DJ Booth:  Movin’ on, we’re gonna talk about the album’s lead single, “The DJ.”  Legendary emcee KRS-One’s on there, and he spits the line, “The life of the DJ/ There’s no comparin’ it.”  Why don’t you elaborate on that, explain why that statement is the truth?

DJ Revolution:  ‘Cause it has even more perk benefits than a rapper.  There is no comparing to what I do, ‘cause I wake up every day and I get to play great hip hop music by great artists, for people who want to hear it.  I also get to travel around the world on other people’s dimes, and get paid great money to play that music for people, in a way that they feel is completely unique to me.  I’ve built an identity off that, I’ve built a career off that, and even when the rap industry is in the toilet, the DJ business is still pretty good.  I don’t have to make the music, I just have to play it, if I’m just gonna be a DJ.  Fortunately for me, I have other things that I like to do, and I can do them well.  I can take advantage of other assets I possess, and get myself into other things.  But like I said, I’m around women all the time in clubs, good-looking women, I’m around cool-ass dudes, I make great connections, I’m able to network all over the world.  It brings me into arenas where I’m able to talk to people like yourself, get my music out there, get myself in place where I might not have ever been able to get to, all because of DJing.

DJ Booth:  Is there ever a day where you wake up, you roll out of bed, wipe the crusties out of your eyes, and think, “Man, I gotta go to work!”  Has that ever occurred to you?

DJ Revolution:  No, it really hasn’t, man.  Sometimes this sh*t gets real stressful, and there are some times when I get up out of a hotel bed in a different city in a different country, halfway across the world, and I’m like “Sh*t, I gotta go to the airport again?!  Goddamn.”  But at the end of the day, if I’m going to spin that night, I’m like, “This is crazy!  I’m just getting paid to DJ?  That’s ridiculous!”

DJ Booth:  What do you say to people who are originalists, and they say, “Well, the art of mixing records has somewhat been lost or at least misplaced, due to the technological advances that have been made over the past 10 years, that have gone all digital?”

DJ Revolution:  Part of who I am is part of why my name’s Revolution – I’m down to change things; I’m down to push the envelope and force change upon things.  I’m always switching gears, and trying to stay ahead of the curve, and that’s really what that was, was bein’ ahead of the curve.  ‘Cause you’ve got to do that, as a DJ – it’s your job.  You’ve gotta be ahead of the curve, you’ve got to know what’s next.  You’re not supposed to wait for everyone else to get on board – that’s lame, man.  Are you gonna wait to play a new song till after everyone else is playin it?  No; if you think the sh*t’s hot, you’re gonna jump out and you’re gonna play it.  That’s what you’re supposed to do as a DJ.  Now, digital technology has changed it, because everyone has the same song at the exact same time nowadays, so it’s up to you to use that digital technology to deliver it to people in a different way.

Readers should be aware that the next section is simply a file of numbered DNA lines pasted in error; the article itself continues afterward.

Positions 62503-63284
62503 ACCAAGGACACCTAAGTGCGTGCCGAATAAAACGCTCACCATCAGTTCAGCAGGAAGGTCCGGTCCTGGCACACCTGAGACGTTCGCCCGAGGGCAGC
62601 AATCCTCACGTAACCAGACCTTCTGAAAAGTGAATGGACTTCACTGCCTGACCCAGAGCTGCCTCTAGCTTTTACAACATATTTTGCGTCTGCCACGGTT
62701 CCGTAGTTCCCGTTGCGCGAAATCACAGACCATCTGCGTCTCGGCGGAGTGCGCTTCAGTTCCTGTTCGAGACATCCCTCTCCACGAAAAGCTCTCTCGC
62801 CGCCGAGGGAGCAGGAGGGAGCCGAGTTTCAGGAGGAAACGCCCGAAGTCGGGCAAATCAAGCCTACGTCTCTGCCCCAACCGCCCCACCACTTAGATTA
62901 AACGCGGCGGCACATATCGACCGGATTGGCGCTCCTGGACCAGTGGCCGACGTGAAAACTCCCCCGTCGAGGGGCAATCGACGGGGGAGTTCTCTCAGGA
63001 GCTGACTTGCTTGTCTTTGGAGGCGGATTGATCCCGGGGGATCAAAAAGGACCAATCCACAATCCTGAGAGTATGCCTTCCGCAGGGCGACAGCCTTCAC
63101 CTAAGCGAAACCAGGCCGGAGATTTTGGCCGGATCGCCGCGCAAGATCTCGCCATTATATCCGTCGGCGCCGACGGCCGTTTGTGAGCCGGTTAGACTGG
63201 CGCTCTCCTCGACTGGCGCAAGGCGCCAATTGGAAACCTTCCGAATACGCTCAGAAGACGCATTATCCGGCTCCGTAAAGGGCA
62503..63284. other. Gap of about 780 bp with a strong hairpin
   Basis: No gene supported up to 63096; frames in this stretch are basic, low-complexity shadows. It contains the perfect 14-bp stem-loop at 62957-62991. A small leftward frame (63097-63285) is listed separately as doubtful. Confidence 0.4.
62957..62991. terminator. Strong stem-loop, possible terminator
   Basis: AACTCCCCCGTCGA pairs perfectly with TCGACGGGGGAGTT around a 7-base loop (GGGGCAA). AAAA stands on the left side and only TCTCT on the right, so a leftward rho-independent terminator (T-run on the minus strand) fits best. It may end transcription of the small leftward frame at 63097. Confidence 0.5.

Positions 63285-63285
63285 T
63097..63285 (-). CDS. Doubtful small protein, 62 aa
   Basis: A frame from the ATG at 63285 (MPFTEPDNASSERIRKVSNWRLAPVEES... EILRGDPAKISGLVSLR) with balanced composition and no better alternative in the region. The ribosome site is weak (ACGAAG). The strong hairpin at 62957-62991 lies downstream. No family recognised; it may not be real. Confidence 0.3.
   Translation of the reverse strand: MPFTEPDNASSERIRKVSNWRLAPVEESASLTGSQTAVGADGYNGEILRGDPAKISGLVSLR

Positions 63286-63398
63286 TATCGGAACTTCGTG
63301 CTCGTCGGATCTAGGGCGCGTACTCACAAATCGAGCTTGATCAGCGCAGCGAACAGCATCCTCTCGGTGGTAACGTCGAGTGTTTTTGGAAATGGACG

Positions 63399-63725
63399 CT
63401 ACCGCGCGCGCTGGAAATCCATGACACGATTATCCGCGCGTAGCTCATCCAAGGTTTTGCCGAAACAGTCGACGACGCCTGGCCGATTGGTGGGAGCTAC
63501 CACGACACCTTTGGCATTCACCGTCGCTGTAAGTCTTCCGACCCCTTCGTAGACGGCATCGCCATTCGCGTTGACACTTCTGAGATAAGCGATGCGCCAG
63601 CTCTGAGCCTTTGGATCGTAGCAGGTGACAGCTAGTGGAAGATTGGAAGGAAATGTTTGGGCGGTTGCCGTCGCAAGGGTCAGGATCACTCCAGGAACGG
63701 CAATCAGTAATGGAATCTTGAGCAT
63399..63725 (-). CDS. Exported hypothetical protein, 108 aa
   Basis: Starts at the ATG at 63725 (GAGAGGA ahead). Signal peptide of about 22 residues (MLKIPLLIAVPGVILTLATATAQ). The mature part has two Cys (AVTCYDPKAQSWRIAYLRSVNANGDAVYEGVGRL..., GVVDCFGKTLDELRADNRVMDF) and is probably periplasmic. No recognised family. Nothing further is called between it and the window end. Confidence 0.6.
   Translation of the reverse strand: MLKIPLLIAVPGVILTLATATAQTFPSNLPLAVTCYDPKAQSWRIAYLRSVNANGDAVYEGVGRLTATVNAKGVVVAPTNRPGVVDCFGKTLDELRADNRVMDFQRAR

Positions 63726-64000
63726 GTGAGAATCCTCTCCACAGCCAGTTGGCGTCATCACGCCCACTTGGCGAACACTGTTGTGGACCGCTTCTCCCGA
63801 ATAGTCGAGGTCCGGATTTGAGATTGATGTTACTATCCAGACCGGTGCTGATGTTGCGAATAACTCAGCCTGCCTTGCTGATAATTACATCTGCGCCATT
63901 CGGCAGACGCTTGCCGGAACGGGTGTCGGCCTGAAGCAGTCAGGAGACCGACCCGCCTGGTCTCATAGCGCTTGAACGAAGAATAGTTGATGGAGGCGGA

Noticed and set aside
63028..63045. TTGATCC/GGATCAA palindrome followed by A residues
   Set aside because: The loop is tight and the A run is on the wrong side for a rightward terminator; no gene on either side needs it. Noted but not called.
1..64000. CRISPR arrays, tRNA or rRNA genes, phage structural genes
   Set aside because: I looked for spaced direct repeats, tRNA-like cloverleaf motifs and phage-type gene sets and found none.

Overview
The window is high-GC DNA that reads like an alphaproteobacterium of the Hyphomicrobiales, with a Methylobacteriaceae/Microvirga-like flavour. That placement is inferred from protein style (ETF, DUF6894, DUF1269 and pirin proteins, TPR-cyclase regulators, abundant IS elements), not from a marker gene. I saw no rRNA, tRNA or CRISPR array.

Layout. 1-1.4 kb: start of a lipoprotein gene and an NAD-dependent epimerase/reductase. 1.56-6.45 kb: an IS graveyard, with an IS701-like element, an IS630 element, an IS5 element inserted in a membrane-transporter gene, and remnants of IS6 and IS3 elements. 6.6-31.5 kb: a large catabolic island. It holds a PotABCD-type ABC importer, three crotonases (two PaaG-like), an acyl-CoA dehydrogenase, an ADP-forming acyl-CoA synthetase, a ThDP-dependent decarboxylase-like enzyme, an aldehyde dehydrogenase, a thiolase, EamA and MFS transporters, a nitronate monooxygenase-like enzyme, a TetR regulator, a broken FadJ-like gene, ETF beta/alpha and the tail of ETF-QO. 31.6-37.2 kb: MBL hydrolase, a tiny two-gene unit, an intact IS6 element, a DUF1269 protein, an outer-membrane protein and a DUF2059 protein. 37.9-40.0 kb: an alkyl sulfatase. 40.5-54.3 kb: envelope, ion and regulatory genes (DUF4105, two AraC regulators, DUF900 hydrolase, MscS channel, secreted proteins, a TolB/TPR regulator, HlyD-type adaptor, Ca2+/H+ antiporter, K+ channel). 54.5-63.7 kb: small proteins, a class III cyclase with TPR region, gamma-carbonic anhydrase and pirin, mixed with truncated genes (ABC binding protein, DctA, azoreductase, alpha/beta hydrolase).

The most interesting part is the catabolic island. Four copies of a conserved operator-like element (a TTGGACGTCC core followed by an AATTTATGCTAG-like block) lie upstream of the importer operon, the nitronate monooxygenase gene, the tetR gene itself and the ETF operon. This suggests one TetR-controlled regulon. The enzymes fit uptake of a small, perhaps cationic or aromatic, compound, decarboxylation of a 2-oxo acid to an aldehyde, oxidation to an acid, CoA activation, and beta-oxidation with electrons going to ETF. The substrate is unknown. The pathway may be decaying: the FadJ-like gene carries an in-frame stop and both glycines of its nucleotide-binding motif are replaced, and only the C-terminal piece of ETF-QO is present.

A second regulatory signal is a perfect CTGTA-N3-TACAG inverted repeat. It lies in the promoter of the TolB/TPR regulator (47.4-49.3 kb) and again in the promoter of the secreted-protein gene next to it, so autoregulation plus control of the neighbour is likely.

DJ Booth:  You said a second ago that revolution is all about evolving, so where do you see the DJ industry evolving in the next five to 10 years?

DJ Revolution:  It’s just gonna get more crazy.  I’ve been usin’ a program for a while, I don’t really wanna talk about it, but I’ve been using a program for a while that’s set me apart from every other DJ that I’ve ever DJed at a club with.  It’s got so much more to offer than all the other programs.  Things are gonna build.  I’m already carrying a sample around inside my digital DJ software, I’m carry effects, I’m using a mini trigger, I’m doing all kind kinds of stuff.  The live performance aspect of DJing is going to be more heavily integrated into DJ sets, at least I hope.

DJ Booth:  The DJ world has certainly evolved over the last 25 years, but hip hop has evolved as well.  If you could introduce hip hop to someone who didn’t know what it was, or had never heard it before, what three artists in the industry who impress you, would you introduce to this person’s ears?

DJ Revolution:  Oh, my God, that’s an incredible question.  Wow, there’s so many… to really explain what hip hop it to someone, you’ve got to give them something that explains the movement, something that explains the emcee skill, and something that explains the DJ skills.  I would say, to explain the DJ side of things, and how DJs and emcees are supposed to interact, they have to listen to The Magnificent Jazzy Jeff [which] came out on Jive Records in 1987.  That’s probably the best record ever for interaction between emcee and DJ, and the production value is incredible.  As far as the movement goes, and what this hip hop culture means, and the epitome of why it got started, they should listen to Public Enemy, 1988, It Takes a Nation of Millions to Hold Us Back on Def Jam Records.  Lyrically, that’s exactly what people need to hear when you’re talking about why hip hop was made by the people that started it.  That is where it came from.  I would say, lyrical skill, on pure lyricism alone, and how good it can get when somebody sits down and writes incredible lyrics, my personal choice would be Follow the Leader, Eric B. and Rakim, another 1988 byproduct.

DJ Booth:  Well, Eric B. and Rakim, DJ Jazzy Jeff, and Public Enemy certainly all are pioneers in their own right, and would be music to my ears; sadly I feel like those three selections wouldn’t be for most of the youth growing up listening to hip hop right now.  Rev, in the same “My Story” write-up on your website, you mentioned that you are intent on someday writing a book about your career path.  So, in this autobiography, what will the title of the last chapter be?

DJ Revolution:  The last chapter of my book… “Turning Off the Power.”

DJ Booth:  Shuttin’ it all down?

DJ Revolution:  Yeah, “Turning Off the Power.”

DJ Booth:  Give everybody a website of a MySpace page, so they can find out more about the album.

DJ Revolution:  All right, the MySpace page is  You can go up there, you can check out the album check out cuts from the album, you can listen to beats, watch me cut it up, all kinds of cool sh*t is goin’ on at the website.

DJ Booth:  I will second that: you have a dope website.  I was very impressed with it.

DJ Revolution:  Good looking out, man.  Yeah, we took some time on that one.

DJ Booth:  I thank you so much for takin’ the time to join me inside the DJ Booth, and I wish you absolutely nothing but the best of luck.

DJ Revolution:  Good looking out, man.  Much appreciated, homie.